When Chicago food writer Michael Gebert came to visit the Tampa Bay area earlier this year, he had just a handful of restaurants on his list to visit and ultimately designated only one of them as a "must-stop" destination; that is, Ted Peters Famous Smoked Fish, located out on the further reaches of the St. Petersburg peninsula (1350 Pasadena Avenue S. in South Pasadena, which reads a bit like a palindrome). The "famous" moniker in the name is earned, by the way - there aren't a lot of dining establishments in this town that can be considered institutions, but Ted Peters is definitely one of them. Open since 1951 in its current location, its namesake founder capitalized on the postwar wave of prosperity and tourism by offering up a slice of Floridicana to hungry beach visitors in the form of smoked fish, using techniques he'd learned while working at a nearby fish camp in the 30s. The 4th and 5th generation of family members is now running the place and, 60+ years in, their fare is still popular as ever. TPFSF has been near the top of my own to-dine list ever since we moved here, and the perfect opportunity to stop in finally presented itself as we were passing through the area at dinnertime on the way home from a weekend in Ft. Myers Beach.
The Gulf of Mexico isn't far away (maybe a mile?), but you wouldn't be able to tell that from the parcel of property on which TPFSF is perched - it's all pavement and squat buildings on a heavy retail strip of Pasadena Avenue. If waterside dining is what you're after, I'd say check back in about 100 years when sea levels have risen accordingly. Anyway, other than a fresh coat of chocolate brown paint and some new blacktop over the years, the family compound appears to be largely unchanged since its inception. Patrons can eat inside a small dining room (featuring refrigerated air "during the warmer summer months" as they say) or take advantage of the temperate climate and eat outside under canopy (we chose the latter).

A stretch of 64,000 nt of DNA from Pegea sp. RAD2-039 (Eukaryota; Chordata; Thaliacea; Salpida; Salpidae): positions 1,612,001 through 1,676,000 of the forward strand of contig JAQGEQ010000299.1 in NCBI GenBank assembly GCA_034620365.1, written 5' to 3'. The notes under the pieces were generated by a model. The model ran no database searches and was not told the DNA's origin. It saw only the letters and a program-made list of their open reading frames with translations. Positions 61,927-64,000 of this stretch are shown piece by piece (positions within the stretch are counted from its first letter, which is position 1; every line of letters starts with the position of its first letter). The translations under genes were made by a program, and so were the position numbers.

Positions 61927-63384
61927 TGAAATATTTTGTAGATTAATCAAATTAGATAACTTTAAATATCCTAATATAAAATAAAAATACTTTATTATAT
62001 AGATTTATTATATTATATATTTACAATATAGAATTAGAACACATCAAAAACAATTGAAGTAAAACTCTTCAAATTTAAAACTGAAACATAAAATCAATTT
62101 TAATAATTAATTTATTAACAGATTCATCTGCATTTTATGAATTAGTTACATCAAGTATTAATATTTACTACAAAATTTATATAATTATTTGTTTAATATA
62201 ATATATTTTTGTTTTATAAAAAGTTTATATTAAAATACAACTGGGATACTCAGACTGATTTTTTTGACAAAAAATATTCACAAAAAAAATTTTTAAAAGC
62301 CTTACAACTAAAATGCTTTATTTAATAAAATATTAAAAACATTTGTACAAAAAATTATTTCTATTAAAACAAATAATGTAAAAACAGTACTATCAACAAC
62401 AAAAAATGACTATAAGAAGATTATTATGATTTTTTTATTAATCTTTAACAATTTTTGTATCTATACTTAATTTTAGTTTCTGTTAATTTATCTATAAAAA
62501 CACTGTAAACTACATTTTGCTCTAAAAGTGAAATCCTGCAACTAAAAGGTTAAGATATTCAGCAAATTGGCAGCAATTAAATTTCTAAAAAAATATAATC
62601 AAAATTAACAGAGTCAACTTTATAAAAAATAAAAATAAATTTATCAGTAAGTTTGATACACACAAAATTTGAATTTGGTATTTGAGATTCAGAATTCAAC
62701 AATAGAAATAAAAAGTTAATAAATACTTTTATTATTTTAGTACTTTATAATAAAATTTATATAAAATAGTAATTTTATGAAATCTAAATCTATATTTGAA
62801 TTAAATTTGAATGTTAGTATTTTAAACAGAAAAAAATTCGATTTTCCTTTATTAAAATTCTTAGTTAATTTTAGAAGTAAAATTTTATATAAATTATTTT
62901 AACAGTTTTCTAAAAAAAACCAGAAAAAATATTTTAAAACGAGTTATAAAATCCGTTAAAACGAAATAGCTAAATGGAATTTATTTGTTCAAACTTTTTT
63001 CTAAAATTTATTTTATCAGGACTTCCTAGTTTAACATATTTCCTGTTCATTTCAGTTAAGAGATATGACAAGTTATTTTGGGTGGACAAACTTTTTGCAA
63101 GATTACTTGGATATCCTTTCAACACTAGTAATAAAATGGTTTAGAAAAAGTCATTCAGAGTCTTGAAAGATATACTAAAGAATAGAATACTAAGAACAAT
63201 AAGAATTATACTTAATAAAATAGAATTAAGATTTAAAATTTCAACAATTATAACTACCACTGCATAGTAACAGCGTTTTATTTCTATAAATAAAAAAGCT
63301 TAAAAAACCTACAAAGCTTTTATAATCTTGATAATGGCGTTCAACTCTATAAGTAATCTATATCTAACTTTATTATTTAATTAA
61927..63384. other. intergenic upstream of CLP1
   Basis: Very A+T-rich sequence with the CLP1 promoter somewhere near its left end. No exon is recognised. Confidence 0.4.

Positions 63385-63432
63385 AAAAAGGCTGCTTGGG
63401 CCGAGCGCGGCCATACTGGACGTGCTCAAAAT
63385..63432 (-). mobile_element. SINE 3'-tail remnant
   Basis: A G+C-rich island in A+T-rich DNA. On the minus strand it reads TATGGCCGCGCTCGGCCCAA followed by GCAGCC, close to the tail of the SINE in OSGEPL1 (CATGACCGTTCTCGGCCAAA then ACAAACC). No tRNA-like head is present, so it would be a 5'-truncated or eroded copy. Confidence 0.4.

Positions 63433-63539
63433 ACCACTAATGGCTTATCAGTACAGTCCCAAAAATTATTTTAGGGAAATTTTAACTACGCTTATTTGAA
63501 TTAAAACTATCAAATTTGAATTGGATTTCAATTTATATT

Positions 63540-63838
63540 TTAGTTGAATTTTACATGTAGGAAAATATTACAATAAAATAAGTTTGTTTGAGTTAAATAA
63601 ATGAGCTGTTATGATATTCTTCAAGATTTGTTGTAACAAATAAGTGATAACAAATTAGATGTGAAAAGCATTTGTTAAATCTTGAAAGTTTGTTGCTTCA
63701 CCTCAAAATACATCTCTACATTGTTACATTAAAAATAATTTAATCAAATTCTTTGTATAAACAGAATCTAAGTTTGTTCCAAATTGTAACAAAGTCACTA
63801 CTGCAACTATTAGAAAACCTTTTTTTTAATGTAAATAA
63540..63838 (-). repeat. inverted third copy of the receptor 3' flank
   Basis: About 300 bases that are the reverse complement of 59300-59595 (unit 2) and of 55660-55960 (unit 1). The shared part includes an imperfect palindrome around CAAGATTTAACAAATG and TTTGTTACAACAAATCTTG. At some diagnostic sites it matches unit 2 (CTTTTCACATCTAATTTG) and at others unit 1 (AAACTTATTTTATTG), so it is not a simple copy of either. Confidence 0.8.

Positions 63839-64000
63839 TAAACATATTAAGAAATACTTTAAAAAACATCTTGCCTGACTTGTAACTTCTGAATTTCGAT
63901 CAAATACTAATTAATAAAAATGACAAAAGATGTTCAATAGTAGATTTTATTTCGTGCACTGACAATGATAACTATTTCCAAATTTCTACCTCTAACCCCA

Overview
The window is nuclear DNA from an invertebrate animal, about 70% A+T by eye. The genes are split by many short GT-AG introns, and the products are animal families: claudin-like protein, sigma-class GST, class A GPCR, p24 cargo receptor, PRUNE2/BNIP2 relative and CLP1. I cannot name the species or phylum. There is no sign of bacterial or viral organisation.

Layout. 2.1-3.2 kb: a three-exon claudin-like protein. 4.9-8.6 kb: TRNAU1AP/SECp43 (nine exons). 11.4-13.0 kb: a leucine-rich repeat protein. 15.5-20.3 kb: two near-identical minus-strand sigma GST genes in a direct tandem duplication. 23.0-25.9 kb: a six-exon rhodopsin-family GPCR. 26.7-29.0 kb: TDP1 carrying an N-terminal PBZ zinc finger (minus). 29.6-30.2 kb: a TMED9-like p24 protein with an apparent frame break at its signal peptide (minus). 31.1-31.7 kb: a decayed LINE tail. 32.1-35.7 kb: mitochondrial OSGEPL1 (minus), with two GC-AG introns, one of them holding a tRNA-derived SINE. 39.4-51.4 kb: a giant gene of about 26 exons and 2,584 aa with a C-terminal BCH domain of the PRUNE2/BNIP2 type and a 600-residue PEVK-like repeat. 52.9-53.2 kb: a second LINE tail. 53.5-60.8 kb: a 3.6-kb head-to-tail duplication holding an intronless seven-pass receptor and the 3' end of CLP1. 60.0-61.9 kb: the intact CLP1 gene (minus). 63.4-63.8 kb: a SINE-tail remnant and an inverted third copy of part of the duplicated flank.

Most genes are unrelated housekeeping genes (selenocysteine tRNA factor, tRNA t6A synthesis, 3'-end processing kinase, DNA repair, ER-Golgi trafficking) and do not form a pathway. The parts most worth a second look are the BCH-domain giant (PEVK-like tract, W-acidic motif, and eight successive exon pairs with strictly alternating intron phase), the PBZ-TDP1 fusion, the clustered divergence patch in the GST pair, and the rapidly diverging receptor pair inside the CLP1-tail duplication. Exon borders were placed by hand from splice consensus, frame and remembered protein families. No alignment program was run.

As I stated before, smoked fish is the house specialty (in fact, there's not much else on the menu). The placemats helpfully describe the smoking process, which takes place in wooden cabinets housed next door in a smokehouse. Raw fish are butterflied lengthwise and laid flat into the cabinets, where they're cooked for 4 to 6 hours over smoldering red oak coals.
We'd have been remiss if we didn't begin the meal with a hearty helping of the house fish spread and we weren't disappointed. A giant scoop of the spread (think of the meatiest tuna salad you've ever tried and you'll be in the ballpark) was served in a bowl with enough crackers to feed an army. The kids ate the crackers while the adults did their best to polish off the spread (a cold mug of Miller High Life helped to wash it down). When the Smithsonian is ready to open its national food court (hmmm...that's an idea), there should be a Congressional inquiry if the fish spread doesn't come from here.
For entrees, Mrs. Hackknife ordered the mackerel dinner and I tried the mullet (the progeny ordered burgers and hot dogs - I was actually surprised at the number of customers with burgers). What arrived at the table was two massive plates of ruddy fish (bones included, by the way) with healthy-portioned sides of German potato salad, Cole slaw, pickle, tomato slice, and lemon, probably more food than we could eat in two sittings. I enjoyed both of the fishes (Mrs. H let me sample hers), which were surprisingly mild and subtly smoky, if not a little on the dry side (next time, I think I'll go for the fattier salmon). The slightly warm potato salad (family recipe, of course) was terrific and the Cole slaw wasn't bad, either. All told, the grub here isn't exactly the most highfalutin in town, but the combination of retro-ambiance and unique seafood make it a quintessential Florida experience...